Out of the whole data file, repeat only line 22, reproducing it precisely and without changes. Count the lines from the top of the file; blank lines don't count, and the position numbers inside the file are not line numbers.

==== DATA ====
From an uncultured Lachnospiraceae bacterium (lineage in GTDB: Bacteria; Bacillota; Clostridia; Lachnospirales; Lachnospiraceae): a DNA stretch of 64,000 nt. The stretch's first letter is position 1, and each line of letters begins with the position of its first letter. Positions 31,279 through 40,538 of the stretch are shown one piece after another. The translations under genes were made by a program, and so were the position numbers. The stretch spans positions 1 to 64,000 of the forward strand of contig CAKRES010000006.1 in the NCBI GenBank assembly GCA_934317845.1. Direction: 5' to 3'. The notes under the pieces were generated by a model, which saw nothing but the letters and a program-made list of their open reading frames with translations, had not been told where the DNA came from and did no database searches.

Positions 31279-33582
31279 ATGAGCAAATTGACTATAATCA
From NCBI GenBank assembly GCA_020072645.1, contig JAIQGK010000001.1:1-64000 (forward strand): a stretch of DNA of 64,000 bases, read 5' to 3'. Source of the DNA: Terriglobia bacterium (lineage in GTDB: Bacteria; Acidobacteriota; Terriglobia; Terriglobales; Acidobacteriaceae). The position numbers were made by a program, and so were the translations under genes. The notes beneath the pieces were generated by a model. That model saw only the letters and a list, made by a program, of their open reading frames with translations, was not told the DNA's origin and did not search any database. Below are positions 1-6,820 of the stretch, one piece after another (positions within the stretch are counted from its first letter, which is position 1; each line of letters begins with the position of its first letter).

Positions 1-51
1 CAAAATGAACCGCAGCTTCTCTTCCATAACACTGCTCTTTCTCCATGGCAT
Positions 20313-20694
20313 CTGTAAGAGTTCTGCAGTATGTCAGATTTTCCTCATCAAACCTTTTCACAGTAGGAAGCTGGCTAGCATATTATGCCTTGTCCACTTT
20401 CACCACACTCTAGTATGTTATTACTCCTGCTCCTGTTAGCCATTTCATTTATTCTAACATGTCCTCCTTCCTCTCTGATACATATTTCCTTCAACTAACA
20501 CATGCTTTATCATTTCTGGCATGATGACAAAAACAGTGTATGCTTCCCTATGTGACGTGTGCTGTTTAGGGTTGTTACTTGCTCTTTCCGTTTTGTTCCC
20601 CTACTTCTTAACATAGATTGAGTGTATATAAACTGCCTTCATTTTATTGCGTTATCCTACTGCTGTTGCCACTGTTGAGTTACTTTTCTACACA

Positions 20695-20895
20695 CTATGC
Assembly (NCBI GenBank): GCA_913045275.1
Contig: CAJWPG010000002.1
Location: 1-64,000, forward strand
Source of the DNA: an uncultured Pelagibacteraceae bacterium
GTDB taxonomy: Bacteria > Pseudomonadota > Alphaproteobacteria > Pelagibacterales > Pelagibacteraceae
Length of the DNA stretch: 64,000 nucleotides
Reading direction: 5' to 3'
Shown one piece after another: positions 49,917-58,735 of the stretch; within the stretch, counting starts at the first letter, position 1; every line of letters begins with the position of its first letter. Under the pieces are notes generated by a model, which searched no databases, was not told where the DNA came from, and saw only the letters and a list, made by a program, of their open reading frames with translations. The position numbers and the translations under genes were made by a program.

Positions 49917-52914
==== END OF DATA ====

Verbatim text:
Positions 49917-52914